“I am here.”
You’ll hear that line often over the course of Observation, a puzzle-adventure game that came out last year for PC and PlayStation 4 and earlier this summer for Xbox One. (It’s also included in the Xbox Game Pass library.) If you’re looking for a short, satisfying adventure to help you weather the August doldrums—between rounds of Fall Guys, of course—you’d be hard-pressed to find a sweeter option than Observation.
At its core, Observation is a series of progressively confounding environmental puzzles set in an international space station, also named Observation. Since you play as a computer program—an artificial intelligence unit known as the Systems Administration & Maintenance, or SAM—your “movements” are limited by the station’s infrastructure. For the most part, that means hopping between the station’s various security cameras, switching to others whenever you need to shift your view. From there, you can beam into any technology you can see: laptops, door controls, fusion reactors, that sort of thing. (Partway through, you’ll be able to commandeer something called a Connection Sphere, an orb-shaped object that allows you to traverse the station’s pods with some autonomy.) It all works much like the camera-leaping mechanic from the Watch Dogs series, if you’re familiar with that particular flavor of Ubisoft Open-World Action Game®.
As you move through the various pods of Observation (the space station), Observation (the game) becomes more complex. The puzzles don’t follow a formula, so each module forces you to discern a unique solution. You don’t learn an ever-expanding set of rules, as you would in a game like The Witness or The Talos Principle. Instead, you analyze and, sorry, observe your surroundings for anything that looks like it could unlock a path forward. It’s rare that you’ll use the same solution—or even the same solution method—more than once.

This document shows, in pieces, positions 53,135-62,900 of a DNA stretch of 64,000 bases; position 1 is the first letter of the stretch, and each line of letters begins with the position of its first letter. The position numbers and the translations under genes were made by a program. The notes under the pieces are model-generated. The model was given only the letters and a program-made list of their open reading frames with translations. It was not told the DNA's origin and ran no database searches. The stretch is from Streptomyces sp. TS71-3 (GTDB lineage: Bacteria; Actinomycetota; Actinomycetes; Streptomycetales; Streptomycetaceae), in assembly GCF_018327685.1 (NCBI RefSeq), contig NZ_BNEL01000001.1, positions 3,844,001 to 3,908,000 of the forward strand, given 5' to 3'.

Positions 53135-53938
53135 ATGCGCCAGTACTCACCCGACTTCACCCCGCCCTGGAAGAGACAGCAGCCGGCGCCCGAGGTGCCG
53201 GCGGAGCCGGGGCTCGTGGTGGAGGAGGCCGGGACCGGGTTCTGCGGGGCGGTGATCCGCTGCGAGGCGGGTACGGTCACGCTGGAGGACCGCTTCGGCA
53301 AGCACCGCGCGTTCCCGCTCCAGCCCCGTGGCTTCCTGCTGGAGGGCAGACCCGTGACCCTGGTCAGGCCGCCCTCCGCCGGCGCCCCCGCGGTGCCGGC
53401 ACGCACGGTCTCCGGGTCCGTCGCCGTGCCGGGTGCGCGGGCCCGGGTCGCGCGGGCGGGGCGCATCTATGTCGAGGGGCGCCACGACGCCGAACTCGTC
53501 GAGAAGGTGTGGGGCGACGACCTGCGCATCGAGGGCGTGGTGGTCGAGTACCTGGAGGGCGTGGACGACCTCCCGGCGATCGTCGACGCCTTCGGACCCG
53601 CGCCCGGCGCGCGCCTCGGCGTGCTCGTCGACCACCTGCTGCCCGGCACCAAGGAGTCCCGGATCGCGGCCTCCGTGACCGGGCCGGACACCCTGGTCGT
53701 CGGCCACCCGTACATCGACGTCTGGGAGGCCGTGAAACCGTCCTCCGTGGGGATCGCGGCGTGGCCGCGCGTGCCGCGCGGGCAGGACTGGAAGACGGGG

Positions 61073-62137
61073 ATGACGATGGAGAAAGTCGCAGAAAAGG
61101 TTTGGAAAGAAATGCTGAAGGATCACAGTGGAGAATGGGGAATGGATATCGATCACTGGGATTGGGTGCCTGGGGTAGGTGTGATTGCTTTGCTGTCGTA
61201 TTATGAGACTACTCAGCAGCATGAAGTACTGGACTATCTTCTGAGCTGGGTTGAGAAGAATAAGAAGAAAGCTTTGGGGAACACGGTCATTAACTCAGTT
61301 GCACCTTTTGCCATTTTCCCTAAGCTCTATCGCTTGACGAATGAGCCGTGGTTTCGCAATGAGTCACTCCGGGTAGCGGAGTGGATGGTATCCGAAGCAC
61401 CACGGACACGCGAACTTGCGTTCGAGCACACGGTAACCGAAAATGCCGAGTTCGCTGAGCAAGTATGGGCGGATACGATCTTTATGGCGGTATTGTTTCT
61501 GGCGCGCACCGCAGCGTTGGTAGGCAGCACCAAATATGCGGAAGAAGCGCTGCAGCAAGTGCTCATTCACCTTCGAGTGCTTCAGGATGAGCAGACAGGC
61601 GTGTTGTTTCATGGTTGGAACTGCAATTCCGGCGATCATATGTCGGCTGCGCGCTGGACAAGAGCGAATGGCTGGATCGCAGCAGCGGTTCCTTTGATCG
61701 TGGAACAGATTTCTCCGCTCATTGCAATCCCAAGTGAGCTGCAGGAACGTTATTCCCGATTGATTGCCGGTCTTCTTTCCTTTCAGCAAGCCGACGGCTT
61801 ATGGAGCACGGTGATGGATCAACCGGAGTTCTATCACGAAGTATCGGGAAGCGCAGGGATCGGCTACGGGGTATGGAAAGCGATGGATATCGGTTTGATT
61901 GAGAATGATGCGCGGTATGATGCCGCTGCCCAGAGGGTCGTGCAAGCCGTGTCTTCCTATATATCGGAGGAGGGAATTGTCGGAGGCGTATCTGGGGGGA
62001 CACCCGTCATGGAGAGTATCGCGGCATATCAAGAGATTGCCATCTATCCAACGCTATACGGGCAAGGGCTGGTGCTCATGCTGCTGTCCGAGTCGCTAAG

It’s all very mind-bending and mystifying, but Observation shines most with its sinister sci-fi narrative. The first big twist (of many) is where things get really interesting. (Don’t worry, Observation also throws at least half a dozen curveballs at you before it wraps, so you’ll have plenty of surprises.)
Set in 2026, Observation (the game) starts out with Observation (the space station, bear with me) going dark in low Earth orbit. An astronaut on board, Dr. Emma Fisher, manages to restore minimal functions to both the station and SAM. The rest of the crew are radio silent. It’s unclear why the station powered down, but SAM is quickly confronted with a series of strange glyphs, a set of coordinates, and a directive: “Bring her.” The station, and SAM with it, powers down again. When Emma reboots SAM, it’s revealed that Observation has somehow ended up in Saturn’s orbit—apparently, at SAM’s behest. It’s unclear why or who or what urged SAM to do so.
The result is a narrative that, like so many science-fiction tales, is all about figuring out what the hell is going on. But it’s also rooted in stuff that isn’t fiction whatsoever. For instance, core to Observation (the game) is Saturn’s hexagon, a vortex first discovered in 1981, by the Voyager mission, and more recently surveyed by NASA’s Cassini mission, which entered the planet’s orbit in 2004. To date, experts are unsure what forces, exactly, cause Saturn’s hexagon. We know it’s only on the planet’s north pole. We know that, over the years, it’s inexplicably changed color. And we know that it’s larger than Earth. Beyond that, the anomaly is an enigma.
Observation tries to solve that enigma with a proposition that, assuredly, is not the real-world answer. But every plot point along the way is informed by real-world science, to the point where such an otherworldly outcome feels legitimately earned. Yes, sci-fi fans will be happy to hear that Observation is “hard” science fiction, or science fiction that’s informed by known laws of physics, astronomy, technology, and other relevant fields of study.
Best of all, Observation is not a meandering game; you can tear through it in seven or eight hours, less if you Google for solutions. Hear, hear, for games that respect our time. Observation is well worth yours. In fact, even though it’s a refrain of sorts for SAM, and is spoken by other characters, that recurrent line might as well be uttered by Observation itself, reminding you, though you may have missed it before, “I am here.” I’m glad I finally noticed.